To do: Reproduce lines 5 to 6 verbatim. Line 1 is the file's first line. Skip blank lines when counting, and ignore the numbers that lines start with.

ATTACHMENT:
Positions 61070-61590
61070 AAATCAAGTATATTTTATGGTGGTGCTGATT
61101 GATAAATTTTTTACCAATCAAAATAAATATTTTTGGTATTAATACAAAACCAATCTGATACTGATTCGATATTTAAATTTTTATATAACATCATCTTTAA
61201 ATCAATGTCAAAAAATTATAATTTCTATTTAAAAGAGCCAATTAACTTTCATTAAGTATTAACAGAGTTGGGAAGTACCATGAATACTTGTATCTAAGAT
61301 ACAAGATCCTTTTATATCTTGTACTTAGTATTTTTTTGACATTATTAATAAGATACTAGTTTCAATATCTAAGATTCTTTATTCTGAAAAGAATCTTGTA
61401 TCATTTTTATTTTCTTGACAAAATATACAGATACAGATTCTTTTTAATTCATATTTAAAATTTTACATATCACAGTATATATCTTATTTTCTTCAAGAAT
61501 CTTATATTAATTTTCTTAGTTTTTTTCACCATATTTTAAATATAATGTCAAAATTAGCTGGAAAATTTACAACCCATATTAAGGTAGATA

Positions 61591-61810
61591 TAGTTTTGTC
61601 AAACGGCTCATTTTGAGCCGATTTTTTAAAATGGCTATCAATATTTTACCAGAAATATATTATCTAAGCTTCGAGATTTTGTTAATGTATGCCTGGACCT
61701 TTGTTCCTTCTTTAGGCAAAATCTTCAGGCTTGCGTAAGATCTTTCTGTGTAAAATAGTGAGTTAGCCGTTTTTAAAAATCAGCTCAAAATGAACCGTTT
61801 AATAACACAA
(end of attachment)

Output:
61301 ACAAGATCCTTTTATATCTTGTACTTAGTATTTTTTTGACATTATTAATAAGATACTAGTTTCAATATCTAAGATTCTTTATTCTGAAAAGAATCTTGTA
61401 TCATTTTTATTTTCTTGACAAAATATACAGATACAGATTCTTTTTAATTCATATTTAAAATTTTACATATCACAGTATATATCTTATTTTCTTCAAGAAT